Purchasing a new server and a terminal server

hi everyone,

i need some advice, clarification, and to know if i'm headed in the right direction regarding our business server setup.

we need to to get a new server for our main location (A).  aside from internet and printing, this server will host quickbooks and another program called cheftec.  there are about 8 workstations at this location.  we have other locations throughout the city (B, C, D, E and employees at home or traveling) that also need remote access to these programs and to print remotely.  at the most there will be about 15 remote users.  

is it best to purchase a main server and a terminal server and set it up at location (A)?  how many users are allowed to connect in to the terminal server? do more simultaneous connections cause latency?

please let me know if i'm missing any key factors/components and if i'm headed in the right direction.

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Are you replacing the server you have now or adding?
Windows 2012 R2 is daunting but comes with many new tools.
Terminal services has been replaced by Remote Desktop Services.  a little info here:
and here:
2012 also has something called AD FS for External partners and Users that will come in handy for your scenario.  Info here:
PigoManAuthor Commented:
thank you for the information @pjam.  the current server is running sbs 2003 and i was assuming that it wouldn't be able to handle the upgrades we're trying to do.  is it possible to do this all with just one server?
Lee W, MVPTechnology and Business Process AdvisorCommented:
you need to properly analyze your usage to determine what exactly you need in terms of power - if you just blindly buy a server you could overspend on a system that doesn't meet your needs or buy one that is woefully under powered.  "Cheftec" is not exactly MS office in how common it is so the odds that someone here has used it is fairly low.  You need to consult with them on what they recommend and if the system can even be installed on a terminal server (and if it can, what kind of licensing it may require).

I would START with the following system as a minimum for any small business you describe but note, this MAY be underpowered for your actual needs:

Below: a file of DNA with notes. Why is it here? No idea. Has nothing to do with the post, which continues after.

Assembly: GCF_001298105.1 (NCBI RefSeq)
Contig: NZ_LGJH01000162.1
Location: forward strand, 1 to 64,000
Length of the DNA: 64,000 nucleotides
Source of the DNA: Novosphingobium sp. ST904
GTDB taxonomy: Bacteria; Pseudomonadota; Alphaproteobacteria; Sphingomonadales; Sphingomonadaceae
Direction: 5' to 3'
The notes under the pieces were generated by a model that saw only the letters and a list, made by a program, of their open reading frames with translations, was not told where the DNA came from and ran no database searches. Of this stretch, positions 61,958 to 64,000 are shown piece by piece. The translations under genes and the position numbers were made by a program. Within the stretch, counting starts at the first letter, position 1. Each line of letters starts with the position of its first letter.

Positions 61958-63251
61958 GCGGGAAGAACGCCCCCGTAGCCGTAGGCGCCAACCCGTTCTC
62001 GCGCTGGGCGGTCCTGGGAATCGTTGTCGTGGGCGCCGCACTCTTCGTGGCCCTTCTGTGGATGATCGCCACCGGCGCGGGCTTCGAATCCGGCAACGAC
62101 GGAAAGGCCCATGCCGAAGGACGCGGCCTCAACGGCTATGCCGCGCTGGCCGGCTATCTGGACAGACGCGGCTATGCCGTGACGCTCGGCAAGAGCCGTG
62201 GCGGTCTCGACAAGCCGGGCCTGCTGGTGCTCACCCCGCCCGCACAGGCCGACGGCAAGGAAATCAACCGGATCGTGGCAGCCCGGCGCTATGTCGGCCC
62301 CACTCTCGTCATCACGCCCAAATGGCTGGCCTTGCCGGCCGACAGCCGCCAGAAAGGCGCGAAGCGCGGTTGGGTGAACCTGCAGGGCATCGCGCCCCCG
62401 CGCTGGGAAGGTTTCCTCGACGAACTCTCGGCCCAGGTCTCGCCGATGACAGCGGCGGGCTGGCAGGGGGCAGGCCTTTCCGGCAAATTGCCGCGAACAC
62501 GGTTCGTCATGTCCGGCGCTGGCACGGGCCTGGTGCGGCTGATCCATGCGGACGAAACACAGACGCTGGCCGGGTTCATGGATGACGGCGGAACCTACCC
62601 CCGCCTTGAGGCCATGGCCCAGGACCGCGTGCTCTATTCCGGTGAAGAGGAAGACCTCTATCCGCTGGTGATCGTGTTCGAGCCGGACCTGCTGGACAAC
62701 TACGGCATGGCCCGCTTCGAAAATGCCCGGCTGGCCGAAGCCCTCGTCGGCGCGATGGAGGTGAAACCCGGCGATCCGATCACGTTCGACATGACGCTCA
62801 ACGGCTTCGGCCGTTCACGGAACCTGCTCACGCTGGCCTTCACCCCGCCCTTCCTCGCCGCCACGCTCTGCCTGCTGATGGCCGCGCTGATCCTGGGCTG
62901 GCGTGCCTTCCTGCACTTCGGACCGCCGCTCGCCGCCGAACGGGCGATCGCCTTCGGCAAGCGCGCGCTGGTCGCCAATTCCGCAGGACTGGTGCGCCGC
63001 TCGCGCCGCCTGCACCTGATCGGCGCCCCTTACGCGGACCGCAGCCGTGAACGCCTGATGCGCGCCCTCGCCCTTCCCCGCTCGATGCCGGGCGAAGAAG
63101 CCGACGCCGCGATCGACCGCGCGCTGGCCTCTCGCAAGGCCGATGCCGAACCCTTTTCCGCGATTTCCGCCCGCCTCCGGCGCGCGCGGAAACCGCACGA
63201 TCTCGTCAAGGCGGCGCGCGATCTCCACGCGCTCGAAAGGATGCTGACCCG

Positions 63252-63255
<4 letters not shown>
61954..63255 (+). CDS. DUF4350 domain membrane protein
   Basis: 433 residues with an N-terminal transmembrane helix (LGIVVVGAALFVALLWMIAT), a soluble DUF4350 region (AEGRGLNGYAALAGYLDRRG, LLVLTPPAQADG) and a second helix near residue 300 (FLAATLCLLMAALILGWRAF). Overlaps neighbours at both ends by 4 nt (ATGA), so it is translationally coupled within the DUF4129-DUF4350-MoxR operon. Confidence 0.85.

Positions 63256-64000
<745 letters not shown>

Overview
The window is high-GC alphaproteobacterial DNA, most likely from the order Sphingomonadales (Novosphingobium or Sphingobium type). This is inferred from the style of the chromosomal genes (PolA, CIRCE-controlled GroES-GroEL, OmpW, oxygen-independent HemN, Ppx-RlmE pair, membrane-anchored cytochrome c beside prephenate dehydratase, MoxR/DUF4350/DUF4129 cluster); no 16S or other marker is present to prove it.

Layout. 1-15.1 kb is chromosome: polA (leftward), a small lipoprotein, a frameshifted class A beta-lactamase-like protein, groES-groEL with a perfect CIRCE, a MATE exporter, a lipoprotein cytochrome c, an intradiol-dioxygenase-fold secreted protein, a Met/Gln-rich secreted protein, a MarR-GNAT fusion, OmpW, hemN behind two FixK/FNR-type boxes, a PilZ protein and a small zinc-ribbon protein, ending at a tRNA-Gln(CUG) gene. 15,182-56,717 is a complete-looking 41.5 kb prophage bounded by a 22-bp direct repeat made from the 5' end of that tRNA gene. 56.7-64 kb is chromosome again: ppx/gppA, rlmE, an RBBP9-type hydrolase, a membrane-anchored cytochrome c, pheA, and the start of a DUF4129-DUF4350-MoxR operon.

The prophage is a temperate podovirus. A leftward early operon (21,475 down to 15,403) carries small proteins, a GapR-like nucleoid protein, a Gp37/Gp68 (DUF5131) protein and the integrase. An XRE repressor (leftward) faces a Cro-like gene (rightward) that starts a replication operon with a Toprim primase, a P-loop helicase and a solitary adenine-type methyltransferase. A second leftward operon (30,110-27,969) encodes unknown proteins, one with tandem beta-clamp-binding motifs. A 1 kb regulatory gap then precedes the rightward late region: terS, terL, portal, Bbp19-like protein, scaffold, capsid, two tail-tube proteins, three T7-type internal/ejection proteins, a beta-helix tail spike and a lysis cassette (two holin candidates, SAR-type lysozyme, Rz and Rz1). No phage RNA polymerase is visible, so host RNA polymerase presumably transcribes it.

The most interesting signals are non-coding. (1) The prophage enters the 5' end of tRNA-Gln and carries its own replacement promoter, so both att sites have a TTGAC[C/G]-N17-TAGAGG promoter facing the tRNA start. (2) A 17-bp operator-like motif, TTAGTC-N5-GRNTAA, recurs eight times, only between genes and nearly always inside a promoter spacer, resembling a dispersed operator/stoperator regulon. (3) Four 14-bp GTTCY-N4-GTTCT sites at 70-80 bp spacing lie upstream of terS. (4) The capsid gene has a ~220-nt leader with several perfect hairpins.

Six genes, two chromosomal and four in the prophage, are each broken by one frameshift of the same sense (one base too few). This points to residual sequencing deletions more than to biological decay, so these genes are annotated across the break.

Single Server with a single Windows Server 2012 R2 license
Single Quad Core CPU
32 GB of RAM but the hardware MUST be capable of more (some systems max out at 32)
RAID 1 with SSDs or RAID 10 with SAS 15K drives.  Size depends on how much storage you need.
HARDWARE RAID controller (and not a cheap one - Dell has a cheap one that runs drives like they were made in 1990).

Then I would setup Hyper-V on a hardware install of Windows Server 2012 R2 with NOTHING ELSE installed, role wise and no other software (other than backup and/or hyper-v management software).  Your SINGLE Server license provides TWO OS installs as Virtual Machines on a SINGLE server.  This potentially saves you money on buying two servers and allows this server to have fast disk and lots of RAM.  Once installed, you setup one server as a DC/File/Print server and the other as your RDS (Terminal) Server.  RDS supports as many users as you want to buy Client Access Licenses (CALs) for AND the hardware permits (Meaning your hardware must have sufficient memory and CPU).  BUT you need to buy RDS CALs which are DIFFERENT and DO NOT INCLUDE Windows CALs.  

You need EITHER one CAL per human being (NOT user account) *OR* you need one CAL per device.  You can mix.  How you determine how many you need is based on how you access the server.  "cheftec" sounds like it should be something in the food service industry and determining the best licensing for that is likely going to require someone who understands licensing and can understand your business... For that, you should find a local consultant.  Regardless, keep in mind:

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